St. Boniface

The English monk St. Boniface (ca. 672-754) is known as the Apostle of Germany because he organized the Church there in the 8th century.

Named Winfrith by his well-to-do English parents, Boniface was born probably near Exeter, Devon. As a boy, he studied in Benedictine monastery schools and became a monk himself in the process. For 30 years he lived in relative peace, studying, teaching, and praying. In his early 40s he left the seclusion of the monastery to do missionary work on the Continent. Because his first efforts in Frisia (now the Netherlands) were unsuccessful, Winfrith went to Rome in search of direction. Pope Gregory II renamed him Boniface, "doer of good," and delegated him to spread the gospel message in Germany.

In 719 the missionary monk set out on what was to be a very fruitful venture. He made converts by the thousands. Once, the story goes, he hewed down the giant sacred oak at Geismar to convince the people of Hesse that there was no spiritual power in nature. In 722 the Pope consecrated him bishop for all of Germany. For 30 years Boniface worked to reform and organize the Church, linking the various local communities firmly with Rome. He enlisted the help of English monks and nuns to preach to the people, strengthen their Christian spirit, and assure their allegiance to the pope. He founded the monastery of Fulda, now the yearly meeting place of Germany's Roman Catholic bishops. About 746 Boniface was appointed archbishop of Mainz, where he settled for several years as head of all the German churches.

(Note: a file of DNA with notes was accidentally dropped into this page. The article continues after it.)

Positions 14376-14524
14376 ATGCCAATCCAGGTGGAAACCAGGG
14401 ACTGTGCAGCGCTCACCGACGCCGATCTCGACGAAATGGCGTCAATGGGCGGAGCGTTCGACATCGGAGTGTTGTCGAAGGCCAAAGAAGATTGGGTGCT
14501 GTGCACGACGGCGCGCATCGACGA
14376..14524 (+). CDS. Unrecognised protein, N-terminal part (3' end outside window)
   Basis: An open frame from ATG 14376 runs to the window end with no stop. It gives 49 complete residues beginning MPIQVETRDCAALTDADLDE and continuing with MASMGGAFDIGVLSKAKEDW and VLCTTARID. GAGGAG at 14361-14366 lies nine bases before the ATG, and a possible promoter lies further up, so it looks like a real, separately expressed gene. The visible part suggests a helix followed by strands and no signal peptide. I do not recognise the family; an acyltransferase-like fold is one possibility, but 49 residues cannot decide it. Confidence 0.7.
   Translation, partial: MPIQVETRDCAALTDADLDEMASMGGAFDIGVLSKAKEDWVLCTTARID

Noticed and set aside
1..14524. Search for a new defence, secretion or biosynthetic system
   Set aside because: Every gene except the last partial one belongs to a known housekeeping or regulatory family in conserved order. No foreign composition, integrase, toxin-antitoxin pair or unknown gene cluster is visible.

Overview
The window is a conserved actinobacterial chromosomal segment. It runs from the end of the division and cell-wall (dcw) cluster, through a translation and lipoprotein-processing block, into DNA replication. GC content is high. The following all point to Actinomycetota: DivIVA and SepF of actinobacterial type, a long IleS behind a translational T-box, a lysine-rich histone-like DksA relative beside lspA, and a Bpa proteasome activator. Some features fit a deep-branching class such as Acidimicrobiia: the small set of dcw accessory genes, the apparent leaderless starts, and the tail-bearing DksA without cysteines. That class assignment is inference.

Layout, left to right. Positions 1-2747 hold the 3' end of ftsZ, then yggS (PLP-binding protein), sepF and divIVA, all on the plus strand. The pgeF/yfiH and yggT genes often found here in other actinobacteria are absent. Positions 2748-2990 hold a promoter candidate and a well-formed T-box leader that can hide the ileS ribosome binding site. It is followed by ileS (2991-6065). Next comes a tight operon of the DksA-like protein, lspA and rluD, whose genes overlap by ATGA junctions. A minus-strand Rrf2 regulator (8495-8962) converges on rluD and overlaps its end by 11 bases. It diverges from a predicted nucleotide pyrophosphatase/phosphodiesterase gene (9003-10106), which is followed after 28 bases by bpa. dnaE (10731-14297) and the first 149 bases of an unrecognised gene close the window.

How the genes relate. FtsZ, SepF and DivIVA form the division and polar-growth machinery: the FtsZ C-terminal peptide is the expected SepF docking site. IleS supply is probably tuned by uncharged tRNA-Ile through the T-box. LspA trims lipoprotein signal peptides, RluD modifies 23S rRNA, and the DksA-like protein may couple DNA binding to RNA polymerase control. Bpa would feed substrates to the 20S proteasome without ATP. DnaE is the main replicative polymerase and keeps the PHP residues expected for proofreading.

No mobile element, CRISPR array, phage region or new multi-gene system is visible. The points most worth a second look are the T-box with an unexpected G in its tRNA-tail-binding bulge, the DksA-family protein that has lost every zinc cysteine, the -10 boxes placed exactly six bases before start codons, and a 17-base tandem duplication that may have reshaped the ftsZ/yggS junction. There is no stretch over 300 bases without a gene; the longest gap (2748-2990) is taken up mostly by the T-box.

Over the years he kept up an extensive correspondence, asking directives of the popes, giving information about the many Christian communities, and relaying to the people the popes' wishes. In 752, as the pope's emissary, he crowned Pepin king of the Franks. In his 80s and still filled with his characteristic zeal, Boniface went back to preach the gospel in Frisia. There, in 754 near the town of Dokkum, Boniface and several dozen companions were waylaid by a group of savage locals and put to death. His remains were later taken to Fulda, where he was revered as a martyr to the Christian faith.

Boniface was a man of action, but he was also sensitive to the feelings of those with whom he came in contact. His organizing genius and loyalty to Rome influenced Germany's Christianity for centuries.


Further Reading on St. Boniface

The Life of Saint Boniface was written by a German priest, Willibald, shortly after Boniface's death. A translation of this work and some excerpts from Boniface's correspondence are contained in C.H. Talbot, ed., The Anglo-Saxon Missionaries in Germany (1954). A more modern interpretation of his life is given by Eleanor Shipley Duckett in Anglo-Saxon Saints and Scholars (1947). Godfrey Kurth's biographical study Saint Boniface (trans. 1935) contains a helpful bibliography.

Additional Biography Sources

Boniface, Saint, Archbishop of Mainz, ca. 675-754., The letters of Saint Boniface, New York: Norton, 1976, 1940.

The Greatest Englishman: essays on St. Boniface and the Church at Crediton, Exeter: Paternoster Press, 1980.

Sladden, John Cyril., Boniface of Devon: apostle of Germany, Exeter, Paternoster Press, 1980.